● If you are hiking near closing time for the trail, consider bringing a small flashlight just in case. Of course, most cell phones have a flashlight app, which will work just fine if you have lots of battery left.

● Stay clear of the high voltage power lines for obvious reasons.

● Pay attention to the trail. Avid Crunchers often pass at a higher speed, so be aware of your surroundings.

● Be on the lookout for wildlife to avoid a close encounter.

Bears On The Crunch

Like much of Vancouver and surrounding areas, Coquitlam is located in the Canadian Rockies’ foothills and is home to many black bears and other wildlife.

Occasional bear sightings are not unusual, and residents know to respect and avoid bears at all times. Bears tend just to be looking for food in preparation for their winter hibernation.

During the summer of 2020, an incident with a bear touching a local hiker made national news. It was a stark reminder that we always need to be vigilant while on the trail.

On our hike, we noticed a sign that warned of cougar sightings too. Luckily, we saw no bears or cougars during our climb, although there were deer on the trail during my first hike.

For safety reasons, I’d recommend doing the crunch with a hiking buddy, especially at dawn and dusk.

Coquitlam Crunch Challenge

If the Coquitlam Crunch trail is right up your alley, consider attending the annual event. The challenge is well attended by many locals who test their fitness in a friendly way and supports the Coquitlam Crunch Diversity Fund. Usually held in early September, the event includes three different sub-events:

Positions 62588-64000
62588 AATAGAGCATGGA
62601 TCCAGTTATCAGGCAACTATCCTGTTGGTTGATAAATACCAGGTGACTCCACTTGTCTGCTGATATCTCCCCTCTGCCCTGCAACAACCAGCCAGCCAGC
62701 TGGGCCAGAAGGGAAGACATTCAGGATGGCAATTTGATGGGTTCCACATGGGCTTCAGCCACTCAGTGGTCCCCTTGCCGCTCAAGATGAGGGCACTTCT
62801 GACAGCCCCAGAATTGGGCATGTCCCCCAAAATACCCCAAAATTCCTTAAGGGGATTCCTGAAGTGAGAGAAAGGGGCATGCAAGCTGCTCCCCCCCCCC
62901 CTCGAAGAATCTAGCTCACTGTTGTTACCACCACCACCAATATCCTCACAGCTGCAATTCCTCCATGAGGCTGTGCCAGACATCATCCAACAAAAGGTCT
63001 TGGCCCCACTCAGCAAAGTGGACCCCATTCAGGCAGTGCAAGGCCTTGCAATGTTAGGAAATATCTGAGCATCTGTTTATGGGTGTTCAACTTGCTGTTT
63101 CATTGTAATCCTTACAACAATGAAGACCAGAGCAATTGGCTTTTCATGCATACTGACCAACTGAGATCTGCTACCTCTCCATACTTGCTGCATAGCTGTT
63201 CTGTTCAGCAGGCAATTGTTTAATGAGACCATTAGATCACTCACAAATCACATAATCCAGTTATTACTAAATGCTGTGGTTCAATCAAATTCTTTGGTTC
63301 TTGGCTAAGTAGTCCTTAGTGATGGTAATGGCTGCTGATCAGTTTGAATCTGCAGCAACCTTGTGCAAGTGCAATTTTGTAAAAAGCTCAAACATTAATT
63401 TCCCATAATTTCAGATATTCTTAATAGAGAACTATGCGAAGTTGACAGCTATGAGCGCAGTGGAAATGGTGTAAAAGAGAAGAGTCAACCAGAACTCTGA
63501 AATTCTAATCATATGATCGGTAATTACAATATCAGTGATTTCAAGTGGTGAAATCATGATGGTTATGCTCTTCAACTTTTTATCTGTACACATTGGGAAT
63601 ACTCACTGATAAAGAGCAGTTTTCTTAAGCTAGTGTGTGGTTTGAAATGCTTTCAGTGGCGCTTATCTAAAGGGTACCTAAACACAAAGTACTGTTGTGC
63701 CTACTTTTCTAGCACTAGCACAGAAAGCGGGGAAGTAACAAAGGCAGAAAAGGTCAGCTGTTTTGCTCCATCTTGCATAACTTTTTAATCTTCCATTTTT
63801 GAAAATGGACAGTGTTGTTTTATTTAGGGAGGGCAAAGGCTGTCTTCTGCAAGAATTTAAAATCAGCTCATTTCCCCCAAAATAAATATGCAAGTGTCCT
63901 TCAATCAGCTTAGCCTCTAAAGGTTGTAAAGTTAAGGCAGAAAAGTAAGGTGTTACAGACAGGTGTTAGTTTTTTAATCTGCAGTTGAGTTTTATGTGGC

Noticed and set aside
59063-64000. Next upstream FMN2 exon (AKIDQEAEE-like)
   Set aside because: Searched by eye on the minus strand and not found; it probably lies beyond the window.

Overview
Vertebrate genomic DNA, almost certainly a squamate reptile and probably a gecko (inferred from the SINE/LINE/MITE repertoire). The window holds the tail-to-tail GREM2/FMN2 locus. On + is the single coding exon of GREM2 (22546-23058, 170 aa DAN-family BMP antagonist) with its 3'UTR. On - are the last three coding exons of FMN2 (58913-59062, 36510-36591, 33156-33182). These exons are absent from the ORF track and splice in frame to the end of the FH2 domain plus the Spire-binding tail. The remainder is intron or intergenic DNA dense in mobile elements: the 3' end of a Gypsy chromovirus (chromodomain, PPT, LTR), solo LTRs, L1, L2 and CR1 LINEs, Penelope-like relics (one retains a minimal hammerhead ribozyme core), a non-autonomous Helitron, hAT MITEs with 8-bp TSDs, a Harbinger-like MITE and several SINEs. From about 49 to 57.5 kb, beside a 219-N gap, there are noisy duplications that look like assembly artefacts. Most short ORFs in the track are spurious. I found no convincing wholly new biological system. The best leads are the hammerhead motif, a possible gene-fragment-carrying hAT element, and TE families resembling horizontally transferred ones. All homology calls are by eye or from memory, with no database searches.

Stair Master – to see who is the fastest running up the 437 stairs on the Crunch.

Make It Or Break It – this 4-hour event is to see how many times you can go up and down the full Crunch within 4 hours. The previous winner did 18 laps of the Crunch. Amazing!

Recreational – this event is open to all to encourage participants to exercise and support the community.

Coquitlam Crunch Facts

Elevation Gain – 244 m (800 ft.)
Number of Stairs – 894 (in two sections, East is up and West is down.)
Length of Trail – 4.5 km round trip.
Time Required – 1-1/2 hrs roundtrip – depending on the level of fitness.
Open – Year-round, 24 hours a day.
Dog-Friendly – Yes, but on a leash.

There’s lots of signage on the trail to let you know where you are and how much farther to go. The signage also points out wildflowers and gives information on wildlife in the area.

The trail has undergone a major uplift in the last few years, and there are plans for further improvements. With the city’s approval, the Crunch will see the additions of viewing platforms, exercise stations, a paved parking lot, and an intertwining trail between the stair sections.

When comparing the Coquitlam Crunch Vs Grouse Grind, I like that the former is free and I’m not committed to doing the entire trail. The fact that the trail is much wider makes it safer too.

During the spring and summer, the busiest hours on the Crunch are mornings, early evenings, and weekends.

Some runners use the stair section to burn calories and train for events. So, be courteous and allow others to pass.

Coquitlam Trail Conclusion

Thankfully, for Karen and I, the Coquitlam trail is close to home and a great alternative to the grueling Grouse Grind. Hopefully, I’ve given you some great reasons to try out the Coquitlam Crunch whether it be for a casual exercise or training for an event.

Alternatively, the Vancouver area has plenty of outdoor activities to keep you busy and fit. If you have a special hike you love to do, we’d love to hear from you.

Cheers ~ Brian